WooCommerce, Magento, and Shopify are three of the most popular e-commerce solutions in the market. When put together, they collectively run more than 2.5M online stores!

There’s a very good reason why those three are the leaders. They’re functional, scalable, offer some nice designs, and, most importantly, make it really easy for people to launch their own e-commerce stores, even if they’ve had no prior website-building experience.

That being said, these platforms are also very different in the way they’re structured, how you can get started with each, and what sort of user and project they’re best suited for.

We created a number of e-commerce resources in the past, but, so far, none of them looked into the specific differences between WooCommerce vs Magento vs Shopify in a visual, easy to grasp way.

And when it comes to “visual” and “easy to grasp,” an infographic is pretty much the best way to kill these two birds with one stone.

Long story short, what we have for you today is a visual, side-by-side comparison of WooCommerce, Magento, and Shopify.

This was built based on information from two of our studies over at ThemeIsle.com (1, 2).

WooCommerce vs Magento vs Shopify

WooCommerce vs Magento vs Shopify


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Karol K

Creates content, manages CodeinWP's team of writers and makes sure that every piece of content you see on this blog looks great! / Author of "WordPress Complete" / Professional yerba mate drinker / @carlosinho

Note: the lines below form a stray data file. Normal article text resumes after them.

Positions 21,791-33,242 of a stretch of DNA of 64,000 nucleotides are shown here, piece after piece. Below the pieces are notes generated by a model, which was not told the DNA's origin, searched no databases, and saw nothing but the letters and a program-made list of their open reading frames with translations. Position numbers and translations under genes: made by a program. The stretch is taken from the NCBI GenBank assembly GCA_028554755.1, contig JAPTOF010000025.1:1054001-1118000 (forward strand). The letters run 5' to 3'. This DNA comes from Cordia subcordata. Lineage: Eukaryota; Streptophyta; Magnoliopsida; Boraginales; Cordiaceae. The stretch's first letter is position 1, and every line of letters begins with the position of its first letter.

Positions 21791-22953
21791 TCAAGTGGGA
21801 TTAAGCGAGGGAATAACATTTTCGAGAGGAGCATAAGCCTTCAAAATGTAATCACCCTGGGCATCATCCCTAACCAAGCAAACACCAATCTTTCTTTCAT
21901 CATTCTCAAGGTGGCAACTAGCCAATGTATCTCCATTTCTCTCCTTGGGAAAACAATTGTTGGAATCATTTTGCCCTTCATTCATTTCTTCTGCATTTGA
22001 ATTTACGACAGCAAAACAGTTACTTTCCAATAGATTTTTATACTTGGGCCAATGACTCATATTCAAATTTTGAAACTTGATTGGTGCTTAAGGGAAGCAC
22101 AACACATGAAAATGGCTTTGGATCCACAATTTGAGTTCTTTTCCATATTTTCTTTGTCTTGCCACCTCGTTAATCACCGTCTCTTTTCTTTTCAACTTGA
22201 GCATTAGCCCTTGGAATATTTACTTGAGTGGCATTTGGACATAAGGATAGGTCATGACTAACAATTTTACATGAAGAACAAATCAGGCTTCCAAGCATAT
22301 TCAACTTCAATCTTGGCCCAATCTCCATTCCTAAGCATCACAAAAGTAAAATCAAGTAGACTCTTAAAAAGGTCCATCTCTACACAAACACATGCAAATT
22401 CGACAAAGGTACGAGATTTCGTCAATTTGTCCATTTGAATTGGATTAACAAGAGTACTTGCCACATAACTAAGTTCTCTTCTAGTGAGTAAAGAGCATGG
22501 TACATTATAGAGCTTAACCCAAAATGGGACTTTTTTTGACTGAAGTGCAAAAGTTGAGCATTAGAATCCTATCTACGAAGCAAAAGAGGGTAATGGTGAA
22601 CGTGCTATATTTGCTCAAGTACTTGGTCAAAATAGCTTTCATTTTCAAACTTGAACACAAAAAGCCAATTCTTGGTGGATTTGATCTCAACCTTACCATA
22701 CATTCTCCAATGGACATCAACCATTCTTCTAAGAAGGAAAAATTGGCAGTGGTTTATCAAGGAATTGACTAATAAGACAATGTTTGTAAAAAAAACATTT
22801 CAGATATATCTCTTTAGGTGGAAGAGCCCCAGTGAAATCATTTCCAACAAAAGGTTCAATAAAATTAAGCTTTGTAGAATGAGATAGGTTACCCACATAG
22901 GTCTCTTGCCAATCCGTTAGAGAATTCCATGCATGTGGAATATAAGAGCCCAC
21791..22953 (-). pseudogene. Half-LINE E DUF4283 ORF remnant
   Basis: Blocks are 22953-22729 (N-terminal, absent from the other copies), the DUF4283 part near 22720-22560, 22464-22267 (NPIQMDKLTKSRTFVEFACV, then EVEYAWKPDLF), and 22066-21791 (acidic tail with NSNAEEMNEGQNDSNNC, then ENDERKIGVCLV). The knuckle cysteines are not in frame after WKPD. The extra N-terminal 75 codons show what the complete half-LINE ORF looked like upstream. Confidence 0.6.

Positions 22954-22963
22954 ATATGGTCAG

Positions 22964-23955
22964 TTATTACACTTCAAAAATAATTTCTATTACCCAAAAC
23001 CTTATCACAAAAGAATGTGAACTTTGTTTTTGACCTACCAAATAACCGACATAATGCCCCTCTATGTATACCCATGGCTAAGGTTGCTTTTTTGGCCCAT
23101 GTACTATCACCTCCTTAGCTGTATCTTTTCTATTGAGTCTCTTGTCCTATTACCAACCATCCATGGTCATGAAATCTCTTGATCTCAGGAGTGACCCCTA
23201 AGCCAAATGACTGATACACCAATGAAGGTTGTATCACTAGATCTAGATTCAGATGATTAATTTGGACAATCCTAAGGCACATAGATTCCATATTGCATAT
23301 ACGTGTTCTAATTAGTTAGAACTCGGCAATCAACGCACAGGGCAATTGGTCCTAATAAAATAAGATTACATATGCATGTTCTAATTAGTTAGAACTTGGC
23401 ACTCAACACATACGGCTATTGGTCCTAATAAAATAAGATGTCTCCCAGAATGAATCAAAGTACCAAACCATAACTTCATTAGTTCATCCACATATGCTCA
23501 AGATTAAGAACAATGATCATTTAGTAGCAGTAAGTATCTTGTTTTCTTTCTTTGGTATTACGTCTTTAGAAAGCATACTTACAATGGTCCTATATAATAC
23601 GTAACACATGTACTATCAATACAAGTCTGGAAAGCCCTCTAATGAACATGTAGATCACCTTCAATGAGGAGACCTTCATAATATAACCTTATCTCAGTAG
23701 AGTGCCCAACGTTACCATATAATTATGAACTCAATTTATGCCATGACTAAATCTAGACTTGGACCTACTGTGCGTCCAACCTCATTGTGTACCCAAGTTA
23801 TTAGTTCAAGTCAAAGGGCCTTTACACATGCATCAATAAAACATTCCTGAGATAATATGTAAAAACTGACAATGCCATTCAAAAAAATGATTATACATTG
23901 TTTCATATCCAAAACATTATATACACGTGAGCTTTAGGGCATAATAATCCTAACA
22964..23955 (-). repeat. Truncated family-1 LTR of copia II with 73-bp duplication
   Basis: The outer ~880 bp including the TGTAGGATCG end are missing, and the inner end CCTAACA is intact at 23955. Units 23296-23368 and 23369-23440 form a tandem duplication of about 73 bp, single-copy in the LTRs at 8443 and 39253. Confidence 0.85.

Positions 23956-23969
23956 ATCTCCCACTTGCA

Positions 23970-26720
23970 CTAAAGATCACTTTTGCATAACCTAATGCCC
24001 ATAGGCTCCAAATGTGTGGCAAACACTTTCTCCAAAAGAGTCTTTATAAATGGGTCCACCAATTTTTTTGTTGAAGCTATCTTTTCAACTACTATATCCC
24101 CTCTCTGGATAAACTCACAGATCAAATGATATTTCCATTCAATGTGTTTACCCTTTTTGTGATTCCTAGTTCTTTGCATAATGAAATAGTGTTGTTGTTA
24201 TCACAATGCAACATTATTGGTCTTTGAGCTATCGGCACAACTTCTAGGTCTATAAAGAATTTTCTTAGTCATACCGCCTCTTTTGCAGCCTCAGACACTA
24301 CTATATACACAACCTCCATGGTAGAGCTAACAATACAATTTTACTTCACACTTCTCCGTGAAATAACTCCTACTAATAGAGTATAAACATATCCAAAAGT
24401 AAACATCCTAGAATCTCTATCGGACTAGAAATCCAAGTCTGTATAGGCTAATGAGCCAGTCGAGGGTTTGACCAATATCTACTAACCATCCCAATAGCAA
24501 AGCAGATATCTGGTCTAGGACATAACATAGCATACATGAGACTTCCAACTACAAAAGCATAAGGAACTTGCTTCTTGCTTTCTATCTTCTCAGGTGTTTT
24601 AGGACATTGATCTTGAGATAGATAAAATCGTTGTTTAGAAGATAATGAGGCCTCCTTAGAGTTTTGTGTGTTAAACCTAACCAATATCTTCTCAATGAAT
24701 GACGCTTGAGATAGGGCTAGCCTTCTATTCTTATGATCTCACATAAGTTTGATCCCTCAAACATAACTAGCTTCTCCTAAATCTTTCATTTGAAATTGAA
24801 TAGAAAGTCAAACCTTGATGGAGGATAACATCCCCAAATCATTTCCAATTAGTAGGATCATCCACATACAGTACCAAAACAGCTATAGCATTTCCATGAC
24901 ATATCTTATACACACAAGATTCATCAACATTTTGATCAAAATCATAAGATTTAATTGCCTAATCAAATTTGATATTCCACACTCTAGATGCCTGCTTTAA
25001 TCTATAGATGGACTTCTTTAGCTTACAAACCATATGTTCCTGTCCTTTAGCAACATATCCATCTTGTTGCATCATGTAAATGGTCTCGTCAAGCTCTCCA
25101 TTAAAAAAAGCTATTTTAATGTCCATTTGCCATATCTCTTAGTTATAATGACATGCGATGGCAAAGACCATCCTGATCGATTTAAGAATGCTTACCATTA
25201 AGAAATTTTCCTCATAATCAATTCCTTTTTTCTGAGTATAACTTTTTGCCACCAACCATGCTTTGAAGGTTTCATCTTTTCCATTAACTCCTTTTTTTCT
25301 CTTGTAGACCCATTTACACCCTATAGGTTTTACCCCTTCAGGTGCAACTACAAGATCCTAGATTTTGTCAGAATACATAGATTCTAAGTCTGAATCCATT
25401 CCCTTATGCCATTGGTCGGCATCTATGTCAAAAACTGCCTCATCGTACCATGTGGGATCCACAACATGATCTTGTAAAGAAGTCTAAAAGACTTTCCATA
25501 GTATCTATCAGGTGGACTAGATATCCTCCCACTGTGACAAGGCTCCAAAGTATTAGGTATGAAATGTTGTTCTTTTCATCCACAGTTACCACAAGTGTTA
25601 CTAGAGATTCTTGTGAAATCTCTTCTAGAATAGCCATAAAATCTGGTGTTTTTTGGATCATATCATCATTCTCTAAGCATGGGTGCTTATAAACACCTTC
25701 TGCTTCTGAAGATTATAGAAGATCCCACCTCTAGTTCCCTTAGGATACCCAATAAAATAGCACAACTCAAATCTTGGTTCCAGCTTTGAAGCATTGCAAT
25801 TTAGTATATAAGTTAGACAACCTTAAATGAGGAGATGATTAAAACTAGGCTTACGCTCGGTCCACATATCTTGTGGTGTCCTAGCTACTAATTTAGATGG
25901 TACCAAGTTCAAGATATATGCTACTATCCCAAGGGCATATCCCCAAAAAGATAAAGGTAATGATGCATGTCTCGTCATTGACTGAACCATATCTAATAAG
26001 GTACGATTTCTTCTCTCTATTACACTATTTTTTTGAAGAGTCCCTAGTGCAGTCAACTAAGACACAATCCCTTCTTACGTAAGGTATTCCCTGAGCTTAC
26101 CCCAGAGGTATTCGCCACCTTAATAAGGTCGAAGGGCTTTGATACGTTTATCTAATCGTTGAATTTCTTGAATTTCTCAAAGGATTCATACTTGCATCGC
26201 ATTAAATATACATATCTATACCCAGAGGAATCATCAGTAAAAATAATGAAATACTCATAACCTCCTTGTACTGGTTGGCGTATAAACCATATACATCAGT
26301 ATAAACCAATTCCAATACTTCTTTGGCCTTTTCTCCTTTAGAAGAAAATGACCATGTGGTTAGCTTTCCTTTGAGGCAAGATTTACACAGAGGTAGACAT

• Oliver

    Former oscommerce shop owner here, there’s a feature you ought to have mentioned: how easy it is to apply plugins/customizations/changes. Unless you sell the most basic things of all, a day will come where you’ll want, for instance, to quickly populate a catalogue from a single file, or manage multiple categorizations for the same item (e.g. in clothing: Male/female; multiple colors; multiple sizes, v-neck or not, etc), or implement addons for the customer management (for instance auto-email 24h laters on aborted orders)…

    There certainly exist plugins/addons to have those features. But are plugins easy to add, like you click and it works, or will they expect you to manually write code files and check for conflicts?

    Caricaturally, that’s the opposition between wordpress (you click, the addon works) and drupal (you click, you cry, you swear, you end up paying a dev).

    Lots of people interesting in creating a store will also wonder that, hence my suggestion to mention how easy it comes 🙂

  • Luke Cavanagh

    Magento is more complex to modify and then you have to deal with Mage core.

  • Magento, shopify and WooCommerce each platform has its own value but mostly it depends on you whether which platforms fulfill your expectations and meet your needs. If we talk about Magento and Shopify then there is a huge difference in term of categories including.
    • Features
    • Performance and Speed
    • Security
    • Ease of Use
    • Support
    • Cost